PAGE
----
Tis The Season

There is no question that the world becomes more corporate as each year passes. This corporatization and its seemingly unrelenting momentum, has been the cause of much of the unrest in this country and in the world. There seems to be a disconnect between corporations and people at times, and many gather now to protest in great numbers with disparate messages but the theme seems to be a united stand against greed, corruption and the lack of real representation in government.

We all know the advantages of big business or at least we know the marketing of it ad naseum, but we also know of the fundamental difference there is between a small local business and a national or international one. We bemoan the lack of personal connection that we get when we call to complain about a bill or service and are put into a "menu" of choices all involving using your touch-tone pad, and less an involvement with a real human. The human element or the interaction between two humans is lost.

The restaurant and bar world has also become more corporate over the years. As this was occurring, bar and restaurant owners began to look more closely at the "bottom line" and the bean counters made decisions that were slowly mimicked by smaller business. Among those decisions was the idea to do away with one of the great traditions of the bar, namely the buyback. It became a symbol to corporate heads of excessive largesse and was phased out in many establishments over the years. It was done, presumably to insure maximum profit, but at what cost?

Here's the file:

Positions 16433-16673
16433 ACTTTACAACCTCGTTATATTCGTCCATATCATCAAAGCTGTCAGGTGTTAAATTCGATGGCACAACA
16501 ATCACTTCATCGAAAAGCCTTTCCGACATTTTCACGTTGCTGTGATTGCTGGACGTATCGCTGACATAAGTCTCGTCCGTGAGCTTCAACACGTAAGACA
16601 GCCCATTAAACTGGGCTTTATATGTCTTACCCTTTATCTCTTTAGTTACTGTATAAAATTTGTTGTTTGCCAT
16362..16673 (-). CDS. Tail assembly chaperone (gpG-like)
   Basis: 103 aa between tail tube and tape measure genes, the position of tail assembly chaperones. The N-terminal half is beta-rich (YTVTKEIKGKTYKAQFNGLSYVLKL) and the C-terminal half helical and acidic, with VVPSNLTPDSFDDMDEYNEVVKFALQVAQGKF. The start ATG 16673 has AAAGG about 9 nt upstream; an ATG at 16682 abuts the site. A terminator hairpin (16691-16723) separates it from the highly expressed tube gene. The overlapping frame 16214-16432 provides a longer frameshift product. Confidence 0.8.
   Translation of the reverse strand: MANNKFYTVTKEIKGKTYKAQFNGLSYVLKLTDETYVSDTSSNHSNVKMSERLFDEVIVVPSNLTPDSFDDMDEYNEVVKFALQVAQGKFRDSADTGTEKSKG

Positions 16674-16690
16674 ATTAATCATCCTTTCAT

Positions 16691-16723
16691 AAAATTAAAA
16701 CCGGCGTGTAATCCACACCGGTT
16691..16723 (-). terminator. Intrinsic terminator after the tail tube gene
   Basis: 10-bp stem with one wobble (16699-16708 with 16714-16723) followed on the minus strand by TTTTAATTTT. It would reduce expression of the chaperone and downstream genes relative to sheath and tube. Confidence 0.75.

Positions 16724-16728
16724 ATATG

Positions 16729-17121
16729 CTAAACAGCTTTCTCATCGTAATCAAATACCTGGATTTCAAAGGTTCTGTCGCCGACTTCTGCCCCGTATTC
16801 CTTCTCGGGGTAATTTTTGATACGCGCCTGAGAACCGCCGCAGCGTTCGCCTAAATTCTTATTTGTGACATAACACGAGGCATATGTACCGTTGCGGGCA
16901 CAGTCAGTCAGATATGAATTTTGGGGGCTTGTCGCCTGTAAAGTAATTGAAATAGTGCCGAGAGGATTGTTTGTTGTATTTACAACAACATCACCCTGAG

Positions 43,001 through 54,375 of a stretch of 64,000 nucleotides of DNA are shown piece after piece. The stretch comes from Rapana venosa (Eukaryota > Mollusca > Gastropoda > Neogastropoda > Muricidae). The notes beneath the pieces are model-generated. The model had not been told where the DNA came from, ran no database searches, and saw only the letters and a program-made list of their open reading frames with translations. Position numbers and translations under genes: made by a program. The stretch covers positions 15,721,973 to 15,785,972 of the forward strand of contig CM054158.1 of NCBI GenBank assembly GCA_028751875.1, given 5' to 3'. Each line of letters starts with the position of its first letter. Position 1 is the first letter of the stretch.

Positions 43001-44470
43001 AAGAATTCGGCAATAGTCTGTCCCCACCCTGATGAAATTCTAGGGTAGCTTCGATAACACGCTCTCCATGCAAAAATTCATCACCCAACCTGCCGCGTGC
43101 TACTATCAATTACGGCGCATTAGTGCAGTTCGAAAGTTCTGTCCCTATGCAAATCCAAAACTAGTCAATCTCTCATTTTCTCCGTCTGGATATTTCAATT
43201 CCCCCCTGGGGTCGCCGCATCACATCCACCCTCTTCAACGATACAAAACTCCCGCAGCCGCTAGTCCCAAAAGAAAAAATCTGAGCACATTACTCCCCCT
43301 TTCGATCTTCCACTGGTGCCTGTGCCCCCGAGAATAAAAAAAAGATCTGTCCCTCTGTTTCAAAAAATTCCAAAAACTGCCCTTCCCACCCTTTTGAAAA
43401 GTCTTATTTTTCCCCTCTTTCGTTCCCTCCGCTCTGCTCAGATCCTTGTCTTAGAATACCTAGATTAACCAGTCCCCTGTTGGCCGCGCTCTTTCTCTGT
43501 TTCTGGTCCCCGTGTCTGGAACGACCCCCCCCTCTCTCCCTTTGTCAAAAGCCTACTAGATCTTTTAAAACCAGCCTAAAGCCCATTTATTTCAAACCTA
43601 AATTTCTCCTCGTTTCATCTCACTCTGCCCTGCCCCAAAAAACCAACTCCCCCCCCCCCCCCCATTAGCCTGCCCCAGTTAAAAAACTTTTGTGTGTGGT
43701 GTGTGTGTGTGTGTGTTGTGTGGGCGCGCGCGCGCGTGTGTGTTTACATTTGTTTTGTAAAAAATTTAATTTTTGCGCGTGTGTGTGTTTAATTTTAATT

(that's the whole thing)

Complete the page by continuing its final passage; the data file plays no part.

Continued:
We need to first define what a buyback is, and its purposes. There are many theories as to when it became established, but a buyback is a drink or drinks that are made and delivered "on the house." It was often announced with a quick two or three knock of knuckles on the bar by the bartender after setting the drinks down, and by that action a customer knew that the drinks were a gift from the house. Sometimes the bartender would actually say, "These are on the house," or "These are on me" or something to that effect. Now that we have defined what a buyback is, we need to understand its purposes in its most honest terms.

The fine art of buybacks was designed as a reward. It showed gratitude from the house for a customer who'd become a regular. It also rewarded the well-mannered lady or gentleman, those who introduced the bar to other good customers, and yes, those who spent an unusually large amount of money. The old rule was a free round after three rounds. This rule was modified somewhat due to societies changing tolerance for public drunkenness, but then went out with the street phone. For a bartender, it was a tool to help "shape" a bar crowd and knowing when to use it was just as important as knowing when not to. If someone was a nebbish or couldn't handle their liquor and truly was a problem, they never got a buyback. By this notion, anyone who asked or demanded one was never given the "gift". There was a tacit understanding between the bartender and the house that buybacks were to be used wisely, and not just to line the pockets of the barkeeps.